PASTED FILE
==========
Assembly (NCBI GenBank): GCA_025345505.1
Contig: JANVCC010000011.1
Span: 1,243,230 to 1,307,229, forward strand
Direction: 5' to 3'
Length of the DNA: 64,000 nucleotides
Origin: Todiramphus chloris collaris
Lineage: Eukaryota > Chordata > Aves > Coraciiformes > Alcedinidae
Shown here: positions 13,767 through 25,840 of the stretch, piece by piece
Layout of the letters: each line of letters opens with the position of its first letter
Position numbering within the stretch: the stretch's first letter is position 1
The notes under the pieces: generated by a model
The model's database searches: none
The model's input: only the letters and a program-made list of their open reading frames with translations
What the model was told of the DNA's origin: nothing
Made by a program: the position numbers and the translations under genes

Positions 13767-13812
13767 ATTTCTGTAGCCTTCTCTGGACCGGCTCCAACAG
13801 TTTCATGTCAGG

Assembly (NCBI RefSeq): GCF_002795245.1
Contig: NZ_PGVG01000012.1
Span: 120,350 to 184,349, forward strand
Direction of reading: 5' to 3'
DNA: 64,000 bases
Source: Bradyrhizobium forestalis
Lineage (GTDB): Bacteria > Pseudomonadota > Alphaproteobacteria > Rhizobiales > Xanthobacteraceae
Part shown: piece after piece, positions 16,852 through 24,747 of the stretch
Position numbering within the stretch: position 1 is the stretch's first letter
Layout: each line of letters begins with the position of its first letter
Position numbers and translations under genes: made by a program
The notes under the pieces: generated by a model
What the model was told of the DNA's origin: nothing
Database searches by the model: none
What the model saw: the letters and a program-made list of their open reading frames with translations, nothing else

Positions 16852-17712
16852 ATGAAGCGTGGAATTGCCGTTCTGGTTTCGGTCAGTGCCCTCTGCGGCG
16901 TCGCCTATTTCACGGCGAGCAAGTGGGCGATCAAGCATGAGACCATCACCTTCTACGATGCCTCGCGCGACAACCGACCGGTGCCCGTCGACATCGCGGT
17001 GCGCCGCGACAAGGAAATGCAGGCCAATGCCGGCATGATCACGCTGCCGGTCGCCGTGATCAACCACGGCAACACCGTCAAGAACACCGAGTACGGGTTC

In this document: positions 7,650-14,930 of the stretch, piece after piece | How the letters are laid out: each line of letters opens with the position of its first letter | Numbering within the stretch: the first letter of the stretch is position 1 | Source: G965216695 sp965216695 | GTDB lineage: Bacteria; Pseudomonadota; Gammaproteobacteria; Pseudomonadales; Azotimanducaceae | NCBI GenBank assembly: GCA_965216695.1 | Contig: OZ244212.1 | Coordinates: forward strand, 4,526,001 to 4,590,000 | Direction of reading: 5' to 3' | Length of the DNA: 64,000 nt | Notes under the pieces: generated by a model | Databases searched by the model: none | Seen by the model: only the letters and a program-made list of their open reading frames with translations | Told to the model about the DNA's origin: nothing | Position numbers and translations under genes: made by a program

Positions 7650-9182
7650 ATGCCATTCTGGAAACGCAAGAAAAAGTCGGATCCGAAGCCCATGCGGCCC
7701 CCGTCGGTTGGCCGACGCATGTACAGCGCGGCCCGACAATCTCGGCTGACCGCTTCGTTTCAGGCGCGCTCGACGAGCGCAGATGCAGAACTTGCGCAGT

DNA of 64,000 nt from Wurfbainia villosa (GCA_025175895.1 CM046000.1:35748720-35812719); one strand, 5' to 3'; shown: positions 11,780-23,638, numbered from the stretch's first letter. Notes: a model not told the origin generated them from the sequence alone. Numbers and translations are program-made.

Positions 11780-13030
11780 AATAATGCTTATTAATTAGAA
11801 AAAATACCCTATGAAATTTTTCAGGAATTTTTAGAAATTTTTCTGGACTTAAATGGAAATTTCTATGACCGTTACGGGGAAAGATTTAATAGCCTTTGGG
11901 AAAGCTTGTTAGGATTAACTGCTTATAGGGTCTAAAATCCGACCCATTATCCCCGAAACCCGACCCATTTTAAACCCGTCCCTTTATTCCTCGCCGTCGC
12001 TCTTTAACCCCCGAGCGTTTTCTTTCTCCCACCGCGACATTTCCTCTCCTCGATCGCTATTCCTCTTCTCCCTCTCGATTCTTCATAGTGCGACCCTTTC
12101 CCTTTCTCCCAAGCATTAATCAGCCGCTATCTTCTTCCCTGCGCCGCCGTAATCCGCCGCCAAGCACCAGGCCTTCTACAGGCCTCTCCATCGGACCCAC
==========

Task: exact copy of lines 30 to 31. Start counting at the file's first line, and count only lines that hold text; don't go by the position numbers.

The notes under the pieces: generated by a model
What the model was told of the DNA's origin: nothing